More Misconduct Allegations Against Philadelphia's Narcotics Cops

The investigation of the Philadelphia Police Department's Narcotics Field Unit began with allegations that Narcotics Officer Jeffrey Cujdik repeatedly fabricated evidence to support his sworn applications for search warrants.

The scandal expanded in March after the Daily News reported that Cujdik, [Thomas] Tolstoy and other officers disabled surveillance cameras during raids of mom-and-pop stores that sold tiny ziplock bags, which police consider drug paraphernalia. After the officers cut or yanked the wires, thousands of dollars in cash and merchandise went missing, the merchants said.

A third layer of scandal is unfolding as Internal Affairs and the FBI investigate at least three independent complaints that Officer Tolstoy fondled and groped women during drug raids while commenting upon (and asking to see) their breasts. Tolstoy has been placed on desk duty pending the outcome of the investigation.

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    And, then, (none / 0) (#1)
    by scribe on Wed Jun 03, 2009 at 08:42:22 PM EST
    these cops (and their political masters) sit there and scratch their heads wondering why it is that Philadelphia cops have to dodge occasional sniper fire.  And the answer they come up with is that the people the cops are oppressing, should give in and let the cops do more, and worse to them.

    I do not advocate for violence - I advocate against it.  But, like someone once said:  "I can understand why people rob banks.  I don't approve of it, but I can understand it."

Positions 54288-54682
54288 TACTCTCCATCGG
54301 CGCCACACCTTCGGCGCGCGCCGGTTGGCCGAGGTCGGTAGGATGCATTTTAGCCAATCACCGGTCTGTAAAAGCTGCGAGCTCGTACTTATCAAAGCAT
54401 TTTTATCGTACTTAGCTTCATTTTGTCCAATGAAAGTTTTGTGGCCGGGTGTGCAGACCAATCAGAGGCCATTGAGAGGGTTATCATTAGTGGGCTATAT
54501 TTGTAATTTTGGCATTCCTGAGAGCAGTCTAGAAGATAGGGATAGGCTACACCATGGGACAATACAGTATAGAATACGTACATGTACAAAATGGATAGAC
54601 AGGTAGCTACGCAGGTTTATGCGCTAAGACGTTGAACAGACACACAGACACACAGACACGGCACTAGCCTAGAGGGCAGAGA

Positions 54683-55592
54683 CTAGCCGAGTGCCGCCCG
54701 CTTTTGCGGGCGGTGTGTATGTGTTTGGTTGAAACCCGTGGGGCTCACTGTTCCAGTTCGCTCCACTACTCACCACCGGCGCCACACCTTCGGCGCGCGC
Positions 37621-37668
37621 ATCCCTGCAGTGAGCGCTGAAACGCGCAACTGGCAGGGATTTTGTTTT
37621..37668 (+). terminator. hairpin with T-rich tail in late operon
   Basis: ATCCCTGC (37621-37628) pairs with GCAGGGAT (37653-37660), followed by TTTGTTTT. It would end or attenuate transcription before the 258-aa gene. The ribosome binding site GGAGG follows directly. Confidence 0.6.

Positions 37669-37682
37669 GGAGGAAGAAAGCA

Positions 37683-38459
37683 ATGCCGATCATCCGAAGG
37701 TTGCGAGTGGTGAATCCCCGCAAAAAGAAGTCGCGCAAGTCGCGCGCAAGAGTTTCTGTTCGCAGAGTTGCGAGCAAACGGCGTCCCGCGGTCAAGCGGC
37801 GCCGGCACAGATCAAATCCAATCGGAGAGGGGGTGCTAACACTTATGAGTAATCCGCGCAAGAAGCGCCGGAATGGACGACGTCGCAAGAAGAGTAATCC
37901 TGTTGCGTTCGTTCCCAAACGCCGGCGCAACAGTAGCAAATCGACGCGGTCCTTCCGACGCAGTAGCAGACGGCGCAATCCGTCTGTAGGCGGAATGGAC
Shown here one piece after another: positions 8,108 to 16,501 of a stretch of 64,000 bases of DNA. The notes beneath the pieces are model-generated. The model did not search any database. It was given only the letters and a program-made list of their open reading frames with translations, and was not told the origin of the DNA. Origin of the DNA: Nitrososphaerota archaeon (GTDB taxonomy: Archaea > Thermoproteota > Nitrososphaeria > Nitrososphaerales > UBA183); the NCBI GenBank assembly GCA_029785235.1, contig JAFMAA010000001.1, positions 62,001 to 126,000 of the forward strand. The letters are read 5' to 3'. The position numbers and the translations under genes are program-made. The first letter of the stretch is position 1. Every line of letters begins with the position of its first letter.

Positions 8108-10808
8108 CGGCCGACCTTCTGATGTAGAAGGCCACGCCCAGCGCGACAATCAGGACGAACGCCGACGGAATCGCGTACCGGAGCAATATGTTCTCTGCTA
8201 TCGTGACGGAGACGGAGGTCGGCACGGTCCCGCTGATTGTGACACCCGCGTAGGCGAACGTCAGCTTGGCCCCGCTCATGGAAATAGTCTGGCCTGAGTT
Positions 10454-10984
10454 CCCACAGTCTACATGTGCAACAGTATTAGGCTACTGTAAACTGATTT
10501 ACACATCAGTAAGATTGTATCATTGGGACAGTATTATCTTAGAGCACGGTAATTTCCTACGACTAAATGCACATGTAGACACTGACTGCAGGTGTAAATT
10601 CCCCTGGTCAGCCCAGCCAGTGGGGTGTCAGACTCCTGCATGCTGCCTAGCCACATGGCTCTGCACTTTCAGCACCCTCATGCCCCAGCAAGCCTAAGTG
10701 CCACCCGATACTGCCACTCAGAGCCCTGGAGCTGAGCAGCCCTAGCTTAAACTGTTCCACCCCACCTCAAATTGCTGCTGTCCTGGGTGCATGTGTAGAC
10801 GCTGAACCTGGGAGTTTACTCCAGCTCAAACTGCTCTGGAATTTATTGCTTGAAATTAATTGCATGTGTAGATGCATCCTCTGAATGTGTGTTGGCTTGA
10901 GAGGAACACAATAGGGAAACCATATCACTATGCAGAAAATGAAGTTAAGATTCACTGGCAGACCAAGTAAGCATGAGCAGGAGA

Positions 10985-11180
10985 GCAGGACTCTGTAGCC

Remember the Mexican Zetas? (none / 0) (#2)
    by mcl on Wed Jun 03, 2009 at 10:58:42 PM EST
    They're now the Mexican drug cartel's most feared assassins...but they started as Mexico's elite anti-drug police.

    The problem is that when you abolish the law and let elite police units and government units bend and twist probable cause and reasonable suspicion in their single-minded pursuit of convicting drug criminals, the police eventually come to think of themselves as existing above the law.

    From there it's a short distance to crossing over entirely to the dark side and stealing cash from drug dealers, dealing drugs themselves, murdering rival cartel members, and so on.

    This has happened time and time again in countries around the world. Every time an elite unit gets placed above the law and given special powers to deal with drugs or terrorism or violent crimes with "special circumstances," every single time, the police wind up being corrupted by those special powers and becoming criminals themselves.

    The rule of law exists not merely to punish criminals, but to keep the rest of us honest. Once one group is given carte blanche to act with special powers outside the normal rules of law (like "no known" warrants, unnamed confidential informants, warrantless wiretapping, the RICO act, asset forfeiture, and other unconstitutional extrajudicial abuses) they wind up succumbing to the temptation to act completely outside the law. We refer to people who behave in such a manner as "terrorists" and "organized crime."